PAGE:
ALL adults in North Hampshire are now eligible to book a Covid-19 vaccination, The Gazette can reveal.

Everyone over the age of 18 has, or will soon, receive a text from their GP surgery inviting them to book a slot for their first vaccination dose at the Jameson House vaccination centre.

They will then receive a second dose between eight and eleven weeks later.

Surgeries in the region, which covers Basingstoke, Alton, Hook and Whitchurch and run the vaccination centres at Jameson House and the Hampshire Court Hotel, have released their next batch of slots over the next three to four weeks aimed at the next cohort.

It means teenagers in Basingstoke could get their first dose this month - weeks before the target of giving a first dose to all over 18s by the end of July.

Meanwhile, healthcare professionals will also be delivering second doses to those who are due them, estimated currently to be people around the age of 55.

The GP lead at Basingstoke's Jameson House and Hampshire Court centres, Dr Tim Cooper, told The Gazette that getting a Covid vaccine is important to ensuring lockdown restrictions end as soon as possible, and getting back to normal.

He said: "Vaccination is the best way for us to manage Covid moving forward.

"If we want to get back to normal life, we need everyone vaccinated.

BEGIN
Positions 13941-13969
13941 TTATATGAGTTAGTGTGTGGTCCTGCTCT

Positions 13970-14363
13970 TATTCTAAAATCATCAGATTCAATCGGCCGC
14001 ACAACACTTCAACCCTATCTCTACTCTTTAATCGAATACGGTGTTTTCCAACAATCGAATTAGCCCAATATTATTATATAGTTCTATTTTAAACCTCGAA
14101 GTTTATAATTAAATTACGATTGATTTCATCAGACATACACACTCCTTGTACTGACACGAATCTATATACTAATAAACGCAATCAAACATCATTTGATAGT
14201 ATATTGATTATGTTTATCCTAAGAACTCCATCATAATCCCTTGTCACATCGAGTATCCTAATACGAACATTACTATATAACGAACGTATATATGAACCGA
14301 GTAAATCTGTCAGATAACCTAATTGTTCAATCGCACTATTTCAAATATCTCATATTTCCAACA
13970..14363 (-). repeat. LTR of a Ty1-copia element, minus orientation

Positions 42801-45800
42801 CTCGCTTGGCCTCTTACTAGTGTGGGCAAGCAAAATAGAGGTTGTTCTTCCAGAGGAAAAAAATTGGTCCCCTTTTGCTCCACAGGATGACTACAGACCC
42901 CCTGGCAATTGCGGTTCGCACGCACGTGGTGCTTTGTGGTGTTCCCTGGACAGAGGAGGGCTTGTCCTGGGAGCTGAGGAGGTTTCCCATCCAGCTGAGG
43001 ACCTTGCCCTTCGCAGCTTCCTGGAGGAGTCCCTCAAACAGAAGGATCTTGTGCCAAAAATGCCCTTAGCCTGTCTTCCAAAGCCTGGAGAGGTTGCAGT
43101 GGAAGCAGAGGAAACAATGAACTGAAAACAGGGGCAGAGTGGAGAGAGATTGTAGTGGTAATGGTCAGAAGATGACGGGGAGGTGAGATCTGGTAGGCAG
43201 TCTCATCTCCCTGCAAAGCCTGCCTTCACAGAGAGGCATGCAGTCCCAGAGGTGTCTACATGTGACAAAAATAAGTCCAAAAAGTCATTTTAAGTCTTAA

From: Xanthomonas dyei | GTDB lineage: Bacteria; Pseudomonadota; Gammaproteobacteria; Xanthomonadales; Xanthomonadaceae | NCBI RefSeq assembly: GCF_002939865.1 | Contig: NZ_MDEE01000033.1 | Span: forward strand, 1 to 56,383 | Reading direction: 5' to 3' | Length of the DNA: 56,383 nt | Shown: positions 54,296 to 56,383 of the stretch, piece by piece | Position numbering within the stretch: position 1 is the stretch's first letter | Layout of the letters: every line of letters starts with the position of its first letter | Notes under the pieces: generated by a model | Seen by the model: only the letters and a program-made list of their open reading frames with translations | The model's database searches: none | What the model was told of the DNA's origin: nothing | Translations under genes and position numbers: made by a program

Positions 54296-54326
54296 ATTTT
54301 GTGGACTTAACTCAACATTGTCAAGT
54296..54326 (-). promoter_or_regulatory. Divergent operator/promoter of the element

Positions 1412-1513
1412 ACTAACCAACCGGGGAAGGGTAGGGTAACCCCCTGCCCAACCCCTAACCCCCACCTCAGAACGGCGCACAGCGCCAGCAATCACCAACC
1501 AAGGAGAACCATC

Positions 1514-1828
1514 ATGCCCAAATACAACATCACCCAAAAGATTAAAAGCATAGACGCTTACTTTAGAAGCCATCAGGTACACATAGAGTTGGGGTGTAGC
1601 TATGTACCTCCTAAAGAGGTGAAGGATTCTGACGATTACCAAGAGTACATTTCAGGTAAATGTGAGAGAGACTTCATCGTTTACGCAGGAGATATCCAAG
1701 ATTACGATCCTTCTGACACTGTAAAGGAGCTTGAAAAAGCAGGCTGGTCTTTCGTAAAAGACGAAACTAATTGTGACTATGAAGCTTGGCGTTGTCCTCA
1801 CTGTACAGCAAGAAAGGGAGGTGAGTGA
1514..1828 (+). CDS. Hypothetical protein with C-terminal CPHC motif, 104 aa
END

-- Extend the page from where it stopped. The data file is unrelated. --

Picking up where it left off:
"We have a vaccine for everyone.

"Vaccination is the key and we need everyone to play their part in helping us unlock."

However, because the national rollout is only vaccinating people aged 25 or older, anyone aged 18-24 cannot book a slot at Basingstoke Fire Station or the two pharmacies in Basingstoke and Alton giving jabs.

Dr Cooper said that people not currently registered with a GP can temporarily register in order to be vaccinated.

If they have not yet received a text, they can contact their GP.

People aged under 40 will be offered an alternative to the Oxford-Astra Zeneca jab, after concerns over a possible link between the vaccine and extremely rare blood clots.

However, young people can still be vaccinated with the Moderna jab, or Pfizer, which was recently approved for use in 12-15 year olds.

Earlier this week, the NHS website crashed after people aged 25-29 were allowed to book their first jab.

The rush to book a slot was likened to the rush of buying tickets to the Glastonbury music festival by NHS boss Sir Simon Stevens, with an average of 100,000 appointments an hour made on the first day of it being available to that age group.

It saw concerns about vaccine hesitancy in young people dismissed - an Office for National Statistics survey recently suggested around 17 per cent adults aged 16 to 29 years reported vaccine hesitancy, the highest of all age groups.